The Lovely Bones meets Thirteen Reasons Why in this gorgeous, haunting, and tragic novel that examines the crippling—and far-reaching—effects of one person’s trauma on her family, her community, and herself.

For the past eight years, sixteen-year-old Emilia DeJesus has done her best to move on from the traumatic attack she suffered in the woods behind her elementary school. She’s forced down the memories—the feeling of the twigs cracking beneath her, choking on her own blood, unable to scream. Most of all, she’s tried to forget about Jeremy Lance, the boy responsible, the boy who caused her such pain. Emilia believes that the crows who watched over her that day, who helped her survive, are still on her side, encouraging her to live fully. And with the love and support of her mother, brother, and her caring boyfriend, Emilia is doing just that.

But when a startling discovery about her attacker’s identity comes to light, and the memories of that day break through the mental box in which she’d shut them away, Emilia is forced to confront her new reality and make sense of shifting truths about her past, her family, and herself.

A compulsively-readable tragedy that reminds us of the fragility of human nature.

 

 

mercilessThe Merciless IV: Last Rites by Danielle Vega (ISBN-13: 9780425292181 Publisher: Penguin Young Readers Group Publication date: 06/12/2018)

The fourth book of the scream-worthy cult series The Merciless combines Stephen King-level terror with true crime stories like the Amanda Knox case.

The ropes tighten on Berkley Hubbard’s wrists. Blood drips down her fingers and lands with a smack on the cold floor of the church basement. She’s trapped, bound, and petrified by fear. A knife punctures her fragile skin as Berkley’s captors search for the mark of the devil on her body. They say they want to save her—drive the devil away and cleanse her soul—but will she make it out alive?

When Berkley arrived in Italy a week ago, the last thing she expected was that she’d end up fighting for her life. After spending six months at the Institute, confined to a room with the dangerous-yet-alluring Sofia Flores, Berkley was certain that a vacation in Italy with her two best friends would be the perfect getaway. But Berkley is hiding a terrible secret, one that threatens to undo everything. As she’s forced to face her wicked past, she learns that the devil is always watching, and no one is coming to save her.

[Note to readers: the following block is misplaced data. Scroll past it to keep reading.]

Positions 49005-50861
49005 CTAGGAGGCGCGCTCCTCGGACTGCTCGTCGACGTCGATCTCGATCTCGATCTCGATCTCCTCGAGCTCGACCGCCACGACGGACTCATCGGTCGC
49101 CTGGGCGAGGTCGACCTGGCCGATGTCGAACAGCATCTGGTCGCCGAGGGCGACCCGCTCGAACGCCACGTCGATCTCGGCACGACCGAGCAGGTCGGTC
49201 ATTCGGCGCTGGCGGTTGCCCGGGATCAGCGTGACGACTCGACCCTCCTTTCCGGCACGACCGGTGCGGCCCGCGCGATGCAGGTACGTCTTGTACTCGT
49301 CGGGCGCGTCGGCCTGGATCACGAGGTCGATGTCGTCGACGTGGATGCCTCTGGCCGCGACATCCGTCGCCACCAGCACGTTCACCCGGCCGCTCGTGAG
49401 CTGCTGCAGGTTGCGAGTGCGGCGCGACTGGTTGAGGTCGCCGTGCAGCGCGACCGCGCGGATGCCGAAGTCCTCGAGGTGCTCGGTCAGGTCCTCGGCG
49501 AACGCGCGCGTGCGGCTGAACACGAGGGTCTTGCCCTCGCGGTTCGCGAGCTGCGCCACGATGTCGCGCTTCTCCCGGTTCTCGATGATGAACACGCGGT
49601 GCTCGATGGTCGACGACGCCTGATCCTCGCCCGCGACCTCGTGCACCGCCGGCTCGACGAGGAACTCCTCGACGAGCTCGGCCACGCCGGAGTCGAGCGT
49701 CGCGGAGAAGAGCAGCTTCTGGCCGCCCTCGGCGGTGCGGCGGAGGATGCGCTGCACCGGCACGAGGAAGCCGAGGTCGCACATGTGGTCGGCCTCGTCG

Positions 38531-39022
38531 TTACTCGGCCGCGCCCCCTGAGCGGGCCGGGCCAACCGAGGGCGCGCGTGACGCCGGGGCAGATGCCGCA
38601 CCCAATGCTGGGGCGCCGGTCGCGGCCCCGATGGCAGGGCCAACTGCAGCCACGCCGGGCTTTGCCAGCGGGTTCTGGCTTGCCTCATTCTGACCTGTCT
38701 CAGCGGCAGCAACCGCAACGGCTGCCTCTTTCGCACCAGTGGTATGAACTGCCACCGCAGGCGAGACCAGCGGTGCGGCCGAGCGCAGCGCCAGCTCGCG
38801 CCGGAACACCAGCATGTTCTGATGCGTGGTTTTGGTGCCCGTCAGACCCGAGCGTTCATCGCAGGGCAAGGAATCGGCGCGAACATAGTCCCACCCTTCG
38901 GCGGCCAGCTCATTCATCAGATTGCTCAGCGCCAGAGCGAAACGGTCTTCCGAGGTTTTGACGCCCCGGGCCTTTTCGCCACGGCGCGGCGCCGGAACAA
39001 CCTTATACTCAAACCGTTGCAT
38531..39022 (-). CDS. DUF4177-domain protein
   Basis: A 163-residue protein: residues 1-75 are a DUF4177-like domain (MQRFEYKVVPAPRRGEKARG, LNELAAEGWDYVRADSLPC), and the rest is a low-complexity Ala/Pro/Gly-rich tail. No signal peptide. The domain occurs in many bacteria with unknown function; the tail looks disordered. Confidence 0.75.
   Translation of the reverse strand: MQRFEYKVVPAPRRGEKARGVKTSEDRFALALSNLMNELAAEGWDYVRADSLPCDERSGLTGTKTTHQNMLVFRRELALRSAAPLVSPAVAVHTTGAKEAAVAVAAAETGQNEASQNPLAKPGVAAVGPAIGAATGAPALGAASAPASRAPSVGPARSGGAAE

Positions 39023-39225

jigsaw jungleThe Jigsaw Jungle by Kristin Levine (ISBN-13: 9780399174520 Publisher: Penguin Young Readers Group Publication date: 06/19/2018)

A mysterious treasure hunt helps to heal a broken family in critically acclaimed author Kristin Levine’s first contemporary tale—perfect for fans of Wendy Mass and Jennifer L. Holm

Claudia Dalton’s father has disappeared. What began as a late night at work has spiraled into a missing persons case—one that’s left twelve-year-old Claudia questioning everything she’s ever known about her father and their family.

But when she finally gets word from her dad, it turns out he isn’t missing at all. He’s just gone to “think things over” and visit an old friend, whatever that means. Feeling confused and helpless, Claudia starts to assemble a scrapbook, gathering emails, receipts, phone transcripts and more, all in a desperate attempt to figure out what’s happening with her dad. Claudia’s investigation deepens at her grandfather’s house, where she receives an envelope containing a puzzle piece and a cryptic message.

It’s this curious first clue that sets Claudia on an unexpected treasure hunt that she hopes will bring her dad home and heal whatever’s gone wrong with her family. Told through the pages of Claudia’s scrapbook, The Jigsaw Jungle is a moving story of a family lost and then found, with a dash of mystery and loads of heart, from award-winning author and middle-grade master Kristin Levine.

 

 

emeraldThe Emerald Sea by Richelle Mead (ISBN-13: 9781595148452 Publisher: Penguin Young Readers Group Publication date: 06/26/2018)

The final installment in Richelle Mead’s sweeping, enthralling Glittering Court series answers the trilogy’s biggest question: what is the secret that drives Tamsin to win at all costs?

Tamsin Wright is unstoppable. She must become the Glittering Court’s diamond: the girl with the highest test scores, the most glamorous wardrobe, and the greatest opportunities to match with an elite suitor in the New World. Training alongside other girls in the Glittering Court, Tamsin immerses herself completely in lessons about etiquette, history, and music–everything a high-society wife would need to know. Once she’s married, she’ll be able to afford a better life for her family, so the sacrifice is worth it if she can be the best.